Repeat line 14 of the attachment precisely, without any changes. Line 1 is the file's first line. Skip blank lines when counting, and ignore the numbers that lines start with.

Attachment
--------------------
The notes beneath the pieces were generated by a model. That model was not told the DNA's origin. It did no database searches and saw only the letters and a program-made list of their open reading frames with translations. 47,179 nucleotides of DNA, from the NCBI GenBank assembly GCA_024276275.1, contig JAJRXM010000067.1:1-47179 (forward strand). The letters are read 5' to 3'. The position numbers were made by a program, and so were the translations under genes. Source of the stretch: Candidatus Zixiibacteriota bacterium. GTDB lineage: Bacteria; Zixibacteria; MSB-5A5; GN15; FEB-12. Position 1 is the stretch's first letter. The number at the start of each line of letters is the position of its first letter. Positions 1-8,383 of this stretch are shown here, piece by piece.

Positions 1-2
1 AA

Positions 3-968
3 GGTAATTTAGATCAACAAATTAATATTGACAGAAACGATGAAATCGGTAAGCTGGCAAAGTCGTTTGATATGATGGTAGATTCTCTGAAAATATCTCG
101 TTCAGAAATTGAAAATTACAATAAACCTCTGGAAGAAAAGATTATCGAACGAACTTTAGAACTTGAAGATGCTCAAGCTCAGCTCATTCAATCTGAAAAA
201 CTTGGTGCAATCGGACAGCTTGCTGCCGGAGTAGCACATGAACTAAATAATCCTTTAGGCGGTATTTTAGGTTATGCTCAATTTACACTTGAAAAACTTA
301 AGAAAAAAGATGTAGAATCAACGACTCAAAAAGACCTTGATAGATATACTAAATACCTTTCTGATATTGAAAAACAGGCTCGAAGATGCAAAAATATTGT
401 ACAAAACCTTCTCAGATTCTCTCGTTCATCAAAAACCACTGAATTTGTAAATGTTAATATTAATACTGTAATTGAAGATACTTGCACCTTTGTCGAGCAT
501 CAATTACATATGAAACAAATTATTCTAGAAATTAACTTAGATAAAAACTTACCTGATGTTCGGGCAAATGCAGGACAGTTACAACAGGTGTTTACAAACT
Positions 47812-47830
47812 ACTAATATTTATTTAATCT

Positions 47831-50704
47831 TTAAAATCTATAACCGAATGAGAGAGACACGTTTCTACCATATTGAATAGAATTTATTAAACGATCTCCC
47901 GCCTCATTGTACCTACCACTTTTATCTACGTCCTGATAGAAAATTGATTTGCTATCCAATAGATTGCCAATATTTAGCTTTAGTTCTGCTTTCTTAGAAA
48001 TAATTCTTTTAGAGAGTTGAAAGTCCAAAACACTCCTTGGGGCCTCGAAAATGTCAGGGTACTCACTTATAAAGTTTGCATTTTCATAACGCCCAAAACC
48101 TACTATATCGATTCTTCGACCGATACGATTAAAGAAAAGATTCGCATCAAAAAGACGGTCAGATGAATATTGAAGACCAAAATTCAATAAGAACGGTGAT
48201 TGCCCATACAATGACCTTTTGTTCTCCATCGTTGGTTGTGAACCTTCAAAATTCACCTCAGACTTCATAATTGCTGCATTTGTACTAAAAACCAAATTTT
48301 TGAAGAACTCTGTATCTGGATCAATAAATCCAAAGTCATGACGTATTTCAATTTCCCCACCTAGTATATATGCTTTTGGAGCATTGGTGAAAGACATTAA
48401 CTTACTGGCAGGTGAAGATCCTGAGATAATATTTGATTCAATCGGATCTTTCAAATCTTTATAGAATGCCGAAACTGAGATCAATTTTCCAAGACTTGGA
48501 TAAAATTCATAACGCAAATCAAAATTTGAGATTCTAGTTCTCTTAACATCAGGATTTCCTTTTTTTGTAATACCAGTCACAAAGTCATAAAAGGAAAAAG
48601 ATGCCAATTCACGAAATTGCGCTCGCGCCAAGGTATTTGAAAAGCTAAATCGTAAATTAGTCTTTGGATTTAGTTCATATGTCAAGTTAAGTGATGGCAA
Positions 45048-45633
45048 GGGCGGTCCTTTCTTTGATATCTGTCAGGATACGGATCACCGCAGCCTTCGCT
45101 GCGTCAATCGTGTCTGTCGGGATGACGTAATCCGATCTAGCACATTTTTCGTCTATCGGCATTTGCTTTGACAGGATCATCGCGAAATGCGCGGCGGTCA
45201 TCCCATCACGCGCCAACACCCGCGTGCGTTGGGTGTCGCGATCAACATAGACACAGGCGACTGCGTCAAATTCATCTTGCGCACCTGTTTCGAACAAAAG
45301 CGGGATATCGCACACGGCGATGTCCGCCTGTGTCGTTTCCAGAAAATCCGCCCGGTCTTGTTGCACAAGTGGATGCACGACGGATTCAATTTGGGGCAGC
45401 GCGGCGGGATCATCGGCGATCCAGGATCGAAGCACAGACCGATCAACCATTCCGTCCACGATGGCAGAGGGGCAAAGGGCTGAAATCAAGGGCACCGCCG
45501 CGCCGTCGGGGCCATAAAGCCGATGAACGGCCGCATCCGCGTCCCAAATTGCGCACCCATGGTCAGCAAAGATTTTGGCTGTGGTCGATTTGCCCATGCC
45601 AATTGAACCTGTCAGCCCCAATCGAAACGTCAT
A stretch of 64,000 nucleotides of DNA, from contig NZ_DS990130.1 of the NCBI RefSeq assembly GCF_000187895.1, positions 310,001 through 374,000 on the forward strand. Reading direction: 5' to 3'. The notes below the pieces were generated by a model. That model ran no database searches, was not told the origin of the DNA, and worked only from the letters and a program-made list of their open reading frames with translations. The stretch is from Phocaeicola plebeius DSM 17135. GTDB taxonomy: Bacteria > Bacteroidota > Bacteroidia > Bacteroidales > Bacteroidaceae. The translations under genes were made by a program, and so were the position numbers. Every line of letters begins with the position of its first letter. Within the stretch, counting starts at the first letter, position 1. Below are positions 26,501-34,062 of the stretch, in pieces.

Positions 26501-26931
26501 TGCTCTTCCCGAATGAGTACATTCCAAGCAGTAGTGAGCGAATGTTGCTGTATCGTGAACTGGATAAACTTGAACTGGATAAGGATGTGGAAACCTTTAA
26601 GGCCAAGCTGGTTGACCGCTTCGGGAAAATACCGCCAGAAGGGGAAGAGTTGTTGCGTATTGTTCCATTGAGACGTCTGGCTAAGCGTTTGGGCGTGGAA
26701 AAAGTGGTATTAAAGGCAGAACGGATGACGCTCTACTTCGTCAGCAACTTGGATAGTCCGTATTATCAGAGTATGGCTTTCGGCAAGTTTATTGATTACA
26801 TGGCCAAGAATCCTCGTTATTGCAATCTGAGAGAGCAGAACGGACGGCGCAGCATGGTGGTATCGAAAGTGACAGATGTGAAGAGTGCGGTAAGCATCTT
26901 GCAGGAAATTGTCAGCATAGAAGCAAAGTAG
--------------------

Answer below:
47831 TTAAAATCTATAACCGAATGAGAGAGACACGTTTCTACCATATTGAATAGAATTTATTAAACGATCTCCC